Adding utility to carbon materials: introducing dopants using highly soluble metal salts and functionalizing surfaces via bromomethylation
Licentiate thesis, 2018

Carbon-based materials have received intense research interest over the past few decades due to their outstanding combination of properties including porosity, non-toxicity, chemical inertness, low density, and electrical conductivity, which has allowed them to find a wide array of applications including supercapacitors, batteries, CO2 capture, fuel cells and catalysis. To expand their utility, a variety of techniques have been developed to enhance their reactivity and functionality. One such method is doping, wherein heteroatoms (i.e. non-carbon elements) are purposefully incorporated into the carbon structure with the goal of introducing new reactivity to the material. In this thesis, several systematic studies were carried out on copper and iron salts as dopants for ordered mesoporous carbons (OMC). It was found that the selection of the counter anion to the metal cation has a profound influence on the resultant OMC’s structure, chemical composition, metal loadings, and the type of metal obtained (i.e. chelated ions or nanoparticles). We applied a host of characterization methods to elucidate the effect that the anion has on the transition metal-doped OMC. Many copper salts were used to create copper-doped OMCs (Cu-OMCs). High copper loadings of about 5-8 wt% were obtained from using Cu(BF4)2-nH2O as the dopant salt, compared to previous loadings of < 1 wt% using iron salts. The copper species was determined to be metallic copper (Cu0) nanoparticles with diameters of about 40-50 nm. The high copper loadings, however, were found to be deleterious for use as sulfur hosts in lithium-sulfur (Li-S) batteries, with reversible capacities about 50% lower than undoped OMCs. The Cu-OMCs were also tested for O2 reduction on rotating disc electrodes (RDEs), but their catalytic performance was found to be quite poor. The same approach of using different anions was applied to iron salts in the context of polymer electrolyte membrane fuel cells (PEMFCs). The anion was found to have a strong effect on the OMCs structure, iron loading, and O2 reduction activity. High iron loadings of above 3 wt% were obtained for some of the soluble salts, but their activity in PEMFCs did not increase appreciably compared to the standard chloride salt.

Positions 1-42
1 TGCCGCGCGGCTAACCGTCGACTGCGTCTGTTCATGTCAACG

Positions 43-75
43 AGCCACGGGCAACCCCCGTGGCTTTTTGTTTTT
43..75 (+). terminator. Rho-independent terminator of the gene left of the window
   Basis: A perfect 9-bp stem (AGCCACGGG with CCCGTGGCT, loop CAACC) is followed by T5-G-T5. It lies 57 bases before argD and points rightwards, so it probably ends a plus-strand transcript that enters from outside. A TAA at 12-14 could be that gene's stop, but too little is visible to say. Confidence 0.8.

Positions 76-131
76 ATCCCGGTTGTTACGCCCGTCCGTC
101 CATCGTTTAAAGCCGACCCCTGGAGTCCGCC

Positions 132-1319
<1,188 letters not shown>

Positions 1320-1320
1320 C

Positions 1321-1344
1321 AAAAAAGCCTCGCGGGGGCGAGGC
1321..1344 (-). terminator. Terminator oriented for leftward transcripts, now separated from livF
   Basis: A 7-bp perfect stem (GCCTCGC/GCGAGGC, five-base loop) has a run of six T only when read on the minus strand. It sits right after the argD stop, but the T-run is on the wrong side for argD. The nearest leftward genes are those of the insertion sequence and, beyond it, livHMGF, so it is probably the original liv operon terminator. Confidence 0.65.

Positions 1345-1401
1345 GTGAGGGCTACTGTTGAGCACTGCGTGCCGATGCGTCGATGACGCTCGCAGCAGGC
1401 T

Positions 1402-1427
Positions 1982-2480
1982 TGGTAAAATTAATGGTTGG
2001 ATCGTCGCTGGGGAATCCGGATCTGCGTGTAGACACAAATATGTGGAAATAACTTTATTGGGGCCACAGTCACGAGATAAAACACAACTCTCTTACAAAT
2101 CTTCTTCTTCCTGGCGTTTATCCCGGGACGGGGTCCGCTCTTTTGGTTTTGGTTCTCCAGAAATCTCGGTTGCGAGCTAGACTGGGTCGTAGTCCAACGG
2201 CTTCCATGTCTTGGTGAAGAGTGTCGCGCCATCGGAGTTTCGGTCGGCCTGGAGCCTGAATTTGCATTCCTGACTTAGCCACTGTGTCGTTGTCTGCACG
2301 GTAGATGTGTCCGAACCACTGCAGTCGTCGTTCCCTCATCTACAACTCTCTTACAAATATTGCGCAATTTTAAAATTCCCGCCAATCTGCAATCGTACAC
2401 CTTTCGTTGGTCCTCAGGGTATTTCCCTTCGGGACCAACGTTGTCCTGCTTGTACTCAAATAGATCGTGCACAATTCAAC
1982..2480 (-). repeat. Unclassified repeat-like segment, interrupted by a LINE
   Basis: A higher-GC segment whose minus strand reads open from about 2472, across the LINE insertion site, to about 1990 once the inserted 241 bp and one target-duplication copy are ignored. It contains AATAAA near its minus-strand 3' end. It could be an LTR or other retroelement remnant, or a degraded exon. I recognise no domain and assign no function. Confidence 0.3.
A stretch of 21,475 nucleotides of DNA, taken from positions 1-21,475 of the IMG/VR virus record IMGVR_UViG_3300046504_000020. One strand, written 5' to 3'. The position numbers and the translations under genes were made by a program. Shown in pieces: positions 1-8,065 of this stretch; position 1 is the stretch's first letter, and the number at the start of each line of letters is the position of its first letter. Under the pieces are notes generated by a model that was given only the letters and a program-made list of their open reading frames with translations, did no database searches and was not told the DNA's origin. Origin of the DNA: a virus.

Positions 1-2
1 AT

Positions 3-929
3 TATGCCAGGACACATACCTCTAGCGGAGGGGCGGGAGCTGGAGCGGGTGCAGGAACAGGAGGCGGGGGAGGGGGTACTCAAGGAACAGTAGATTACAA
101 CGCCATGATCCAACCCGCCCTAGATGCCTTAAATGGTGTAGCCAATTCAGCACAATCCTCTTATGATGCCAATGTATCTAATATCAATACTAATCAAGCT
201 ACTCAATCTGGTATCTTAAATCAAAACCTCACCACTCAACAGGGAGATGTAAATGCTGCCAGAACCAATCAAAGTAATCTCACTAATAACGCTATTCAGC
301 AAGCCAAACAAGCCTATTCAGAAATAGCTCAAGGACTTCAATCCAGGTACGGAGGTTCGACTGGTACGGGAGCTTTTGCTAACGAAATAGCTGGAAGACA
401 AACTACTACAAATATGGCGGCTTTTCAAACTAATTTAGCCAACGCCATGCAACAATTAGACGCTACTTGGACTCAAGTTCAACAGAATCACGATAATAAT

Another method for increasing the utility of carbon materials is grafting or surface functionalization, which consists of covalently attaching small, organic molecules to the carbon surface. In the last part of this thesis, we report a novel grafting method – the bromomethylation reaction. Several carbon materials efficiently and reproducibly undergo this reaction and surface-bound bromomethyl groups are stable for months in ambient conditions. Subsequently, many nucleophiles can substitute bromide resulting in monolayer-functionalized surfaces tailored for a specific application. We employ diallylamine and ethylenediamine as nucleophiles to produce amine-functionalized carbons for use as the conductive additive for sulfur in Li-S batteries. Such carbons exhibit improved performance over their unmodified precursors demonstrating the utility of this two-step scheme for functionalizing carbon surfaces. We hope that this two-step method of introducing organic groups to carbon surfaces will find wide-spread use in many applications.



Surface functionalization

Li-S batteries

Fuel cell

Lecture hall KB, Kemihuset, Kemigården 4
Opponent: None


Samuel Joseph Fretz

Chalmers, Chemistry and Chemical Engineering, Applied Chemistry

Subject Categories

Materials Chemistry


Chalmers Materials Analysis Laboratory

Areas of Advance

Materials Science



Lecture hall KB, Kemihuset, Kemigården 4

Opponent: None

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